It’s my enormous pleasure to formally announce the Spring’s Labours Lost tour, which sees Mr. Jamie “The Magic Lantern” Doe and myself bouncing around the country playing shows in pubs, bars, bookshops, and cinemas. The shows are small, intimate, largely unplugged, and highly informal, largely to maximise the opportunity to road-test new material. We’re linking up along the way with some of our favourite acts including Rosie Caldecott and Matt Sage! And there may be a few additions to the programme as we go on.
Alice MacDonald from Falmouth Arts did our poster, which I’m sure you’ll agree is breathtaking. So take a breath, note down which show is nearest to you, and get yourself along to it!
Last month, I played a short set for the lovely Sofar Oxford, who taped the whole thing and have now sent it to me for YOU to enjoy!
I make quite a few mistakes in this, and it’s the first public performance of two songs (2 and 5) so things are a bit sketchy, but it’s a nice little record of the mood of a FaceOmeter live set, and a memento of a really fun evening. Ditte Elly sings backing vocals on track 4. The setlist is:
Child of Monkey Horse!
Unwillingness to Dance
It’s a great pleasure to announce two new shows in May – I’ll be supporting MC Lars on his Lit Hop invasion tour of the UK. I couldn’t commit to join the whole tour, but I’m playing the last two dates and I hope you can make it to them!
May 24th – The Soundhouse, Leicester May 28th – Surya, London
More details on the shows page! Those of you who don’t know MC Lars, he’s a fantastic hip hop artist and literature graduate who I toured with back in 2009 and who I’ve been doing some recording work with this year. He’s a real talent, and if you like my music you’ll definitely like his, too. Check him out, and come to our shows!
I’ve been away with Sam Taplin in the wilds of Shropshire again. Less video madness this time, but I can tell you that it was an extremely stressful time in the course of which we had absolutely no fun whatsoever:
A slightly larger update (and some more show dates) coming soon!
At over the halfway mark on Any Path Will Do, the tour I’m on of England But Mostly The West Country with the very excellent Mr. Jamie “The Magic Lantern” Doe, we have a day off – and I have time to write a blog entry! We’re currently cosseted in Mr. Doe’s fashionable London maisonette, having played a show at the Dalston Servant’s Jazz Quarters, a walk away from here, last night. It was lovely – one of the best PAs I’ve ever played through, and by far the best London audience I’ve ever had. He’s tapping away at his laptop, planning new excellence with his other band The Ballina Whalers; I, meanwhile, have been settled with a range of the latest periodicals, from which I surface to write this.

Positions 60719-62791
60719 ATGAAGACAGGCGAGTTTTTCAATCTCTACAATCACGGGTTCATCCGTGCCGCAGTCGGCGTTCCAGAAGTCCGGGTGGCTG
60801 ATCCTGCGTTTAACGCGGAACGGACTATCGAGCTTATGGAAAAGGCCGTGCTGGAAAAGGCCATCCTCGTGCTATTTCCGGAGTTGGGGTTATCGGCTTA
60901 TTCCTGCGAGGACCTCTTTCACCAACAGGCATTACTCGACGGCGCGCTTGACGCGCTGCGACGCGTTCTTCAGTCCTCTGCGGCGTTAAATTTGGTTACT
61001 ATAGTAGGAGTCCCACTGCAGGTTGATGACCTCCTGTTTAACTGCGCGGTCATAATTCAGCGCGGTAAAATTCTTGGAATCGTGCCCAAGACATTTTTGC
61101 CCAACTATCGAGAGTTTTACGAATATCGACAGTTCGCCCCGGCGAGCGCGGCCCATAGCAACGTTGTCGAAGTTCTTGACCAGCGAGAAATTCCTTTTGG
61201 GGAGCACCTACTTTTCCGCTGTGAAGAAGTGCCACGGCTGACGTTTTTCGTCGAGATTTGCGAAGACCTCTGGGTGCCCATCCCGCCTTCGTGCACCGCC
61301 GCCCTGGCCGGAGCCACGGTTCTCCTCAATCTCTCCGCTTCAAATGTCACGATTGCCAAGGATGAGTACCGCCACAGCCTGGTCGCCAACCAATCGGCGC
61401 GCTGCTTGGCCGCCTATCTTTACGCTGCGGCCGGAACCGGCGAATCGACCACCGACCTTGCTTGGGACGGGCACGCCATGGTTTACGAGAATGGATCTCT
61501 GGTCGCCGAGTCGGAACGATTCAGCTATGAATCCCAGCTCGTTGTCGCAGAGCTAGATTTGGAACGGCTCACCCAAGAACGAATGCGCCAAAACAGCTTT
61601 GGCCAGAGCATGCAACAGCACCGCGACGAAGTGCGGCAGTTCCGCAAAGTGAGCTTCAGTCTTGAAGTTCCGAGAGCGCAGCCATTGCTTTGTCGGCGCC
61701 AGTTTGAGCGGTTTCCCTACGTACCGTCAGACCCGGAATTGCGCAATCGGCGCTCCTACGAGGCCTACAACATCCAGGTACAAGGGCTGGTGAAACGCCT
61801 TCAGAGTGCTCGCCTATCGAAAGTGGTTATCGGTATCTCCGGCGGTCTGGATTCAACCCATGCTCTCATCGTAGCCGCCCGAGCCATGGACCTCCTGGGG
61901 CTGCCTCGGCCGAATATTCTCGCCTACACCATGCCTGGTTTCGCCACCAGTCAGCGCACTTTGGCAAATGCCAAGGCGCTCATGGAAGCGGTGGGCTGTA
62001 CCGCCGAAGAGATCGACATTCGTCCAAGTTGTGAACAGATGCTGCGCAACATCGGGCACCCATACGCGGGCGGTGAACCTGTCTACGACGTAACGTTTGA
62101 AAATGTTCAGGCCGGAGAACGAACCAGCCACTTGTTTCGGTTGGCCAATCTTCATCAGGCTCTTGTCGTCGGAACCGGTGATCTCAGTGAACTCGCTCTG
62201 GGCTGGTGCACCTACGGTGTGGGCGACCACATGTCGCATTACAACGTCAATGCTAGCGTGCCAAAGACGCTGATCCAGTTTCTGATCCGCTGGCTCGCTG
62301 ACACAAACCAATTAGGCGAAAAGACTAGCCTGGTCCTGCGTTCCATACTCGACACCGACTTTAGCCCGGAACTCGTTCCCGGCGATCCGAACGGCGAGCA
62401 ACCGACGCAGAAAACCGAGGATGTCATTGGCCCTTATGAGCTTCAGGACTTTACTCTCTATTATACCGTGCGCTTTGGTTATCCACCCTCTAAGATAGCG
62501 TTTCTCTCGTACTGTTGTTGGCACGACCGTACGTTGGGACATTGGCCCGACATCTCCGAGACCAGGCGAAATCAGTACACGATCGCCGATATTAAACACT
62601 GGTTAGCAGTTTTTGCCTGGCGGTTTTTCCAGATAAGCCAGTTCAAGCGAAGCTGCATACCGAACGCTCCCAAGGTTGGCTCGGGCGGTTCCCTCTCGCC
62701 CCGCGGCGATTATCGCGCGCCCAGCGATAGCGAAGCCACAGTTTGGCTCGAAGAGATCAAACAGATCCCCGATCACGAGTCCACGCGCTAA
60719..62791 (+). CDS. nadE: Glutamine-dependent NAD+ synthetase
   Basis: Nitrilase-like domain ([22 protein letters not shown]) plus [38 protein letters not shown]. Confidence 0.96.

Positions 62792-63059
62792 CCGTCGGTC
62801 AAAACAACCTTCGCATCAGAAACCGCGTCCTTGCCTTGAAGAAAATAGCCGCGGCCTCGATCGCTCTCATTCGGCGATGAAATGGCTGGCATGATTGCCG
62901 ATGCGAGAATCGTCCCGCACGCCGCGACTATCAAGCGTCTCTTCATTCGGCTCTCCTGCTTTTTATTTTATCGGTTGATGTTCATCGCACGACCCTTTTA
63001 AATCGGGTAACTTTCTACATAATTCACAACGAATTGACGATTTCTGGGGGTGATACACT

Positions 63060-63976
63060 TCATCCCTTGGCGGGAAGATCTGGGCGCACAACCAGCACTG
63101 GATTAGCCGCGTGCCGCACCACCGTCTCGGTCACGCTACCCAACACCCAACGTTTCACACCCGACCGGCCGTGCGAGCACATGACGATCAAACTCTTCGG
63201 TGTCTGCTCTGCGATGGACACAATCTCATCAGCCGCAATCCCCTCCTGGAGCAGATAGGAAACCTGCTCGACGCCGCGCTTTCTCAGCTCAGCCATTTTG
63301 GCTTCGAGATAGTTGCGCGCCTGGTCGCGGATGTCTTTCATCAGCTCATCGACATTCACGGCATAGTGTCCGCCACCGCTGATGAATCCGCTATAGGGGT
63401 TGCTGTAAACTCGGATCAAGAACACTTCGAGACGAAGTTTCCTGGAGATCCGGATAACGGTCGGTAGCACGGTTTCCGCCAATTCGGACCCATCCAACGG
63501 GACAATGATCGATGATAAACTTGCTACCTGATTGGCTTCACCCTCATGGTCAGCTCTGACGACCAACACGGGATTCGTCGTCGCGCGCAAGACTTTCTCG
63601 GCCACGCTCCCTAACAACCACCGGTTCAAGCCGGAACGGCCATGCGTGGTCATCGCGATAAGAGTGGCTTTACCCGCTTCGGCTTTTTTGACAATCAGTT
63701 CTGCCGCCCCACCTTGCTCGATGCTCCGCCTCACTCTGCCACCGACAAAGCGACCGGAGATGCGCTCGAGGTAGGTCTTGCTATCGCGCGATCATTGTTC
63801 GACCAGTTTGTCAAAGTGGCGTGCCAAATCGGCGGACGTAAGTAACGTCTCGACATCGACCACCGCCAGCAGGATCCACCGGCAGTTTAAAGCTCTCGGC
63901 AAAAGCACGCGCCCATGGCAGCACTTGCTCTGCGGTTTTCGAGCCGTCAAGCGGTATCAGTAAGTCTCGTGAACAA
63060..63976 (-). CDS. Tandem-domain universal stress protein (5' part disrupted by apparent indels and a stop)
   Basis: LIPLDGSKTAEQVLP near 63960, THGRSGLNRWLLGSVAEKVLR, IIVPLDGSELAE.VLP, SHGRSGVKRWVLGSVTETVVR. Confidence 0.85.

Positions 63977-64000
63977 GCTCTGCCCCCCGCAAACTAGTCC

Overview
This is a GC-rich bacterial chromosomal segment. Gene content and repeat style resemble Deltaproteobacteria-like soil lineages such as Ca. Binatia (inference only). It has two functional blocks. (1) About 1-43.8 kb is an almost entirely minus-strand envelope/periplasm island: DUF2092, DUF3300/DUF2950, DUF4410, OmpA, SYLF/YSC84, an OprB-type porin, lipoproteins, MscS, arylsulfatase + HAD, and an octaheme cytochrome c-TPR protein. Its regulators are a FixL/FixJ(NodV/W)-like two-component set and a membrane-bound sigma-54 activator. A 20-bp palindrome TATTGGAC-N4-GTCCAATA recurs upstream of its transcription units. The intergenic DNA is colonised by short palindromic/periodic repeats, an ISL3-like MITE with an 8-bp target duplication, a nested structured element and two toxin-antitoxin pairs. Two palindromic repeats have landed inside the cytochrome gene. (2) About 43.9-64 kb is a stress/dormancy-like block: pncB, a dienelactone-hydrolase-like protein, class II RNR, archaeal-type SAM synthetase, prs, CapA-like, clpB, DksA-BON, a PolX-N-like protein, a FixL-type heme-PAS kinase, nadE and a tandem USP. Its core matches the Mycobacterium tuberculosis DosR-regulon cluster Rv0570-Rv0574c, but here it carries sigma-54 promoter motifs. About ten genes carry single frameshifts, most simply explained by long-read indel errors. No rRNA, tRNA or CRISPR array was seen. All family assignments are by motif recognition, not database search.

We’ve been on trains like they’re going out of fashion, putting many miles of rail behind us in our quest to take our music to the furthest corners. Our furthest ranging has been to Falmouth, at the tip of Cornwall, where the students at the art college decorated our venue with their work and clustered into the hallway in order to listen to us play. A more sparsely-attended show in Exeter was part-redeemed by the appearance of several lovely FaceOmeter fans from the distant past. In Oxford, defeat turned into victory on a greater scale – despite the venue not knowing that the gig was on (!) we played an exciting show to a wonderful crowd. And wonderful crowds were also the theme in the Dartmoor village of Gidleigh – not just the audience, who packed out the village hall to hear us do our thing, but the family we stayed with, who also set the show up, and fed and hosted us with humbling proficiency.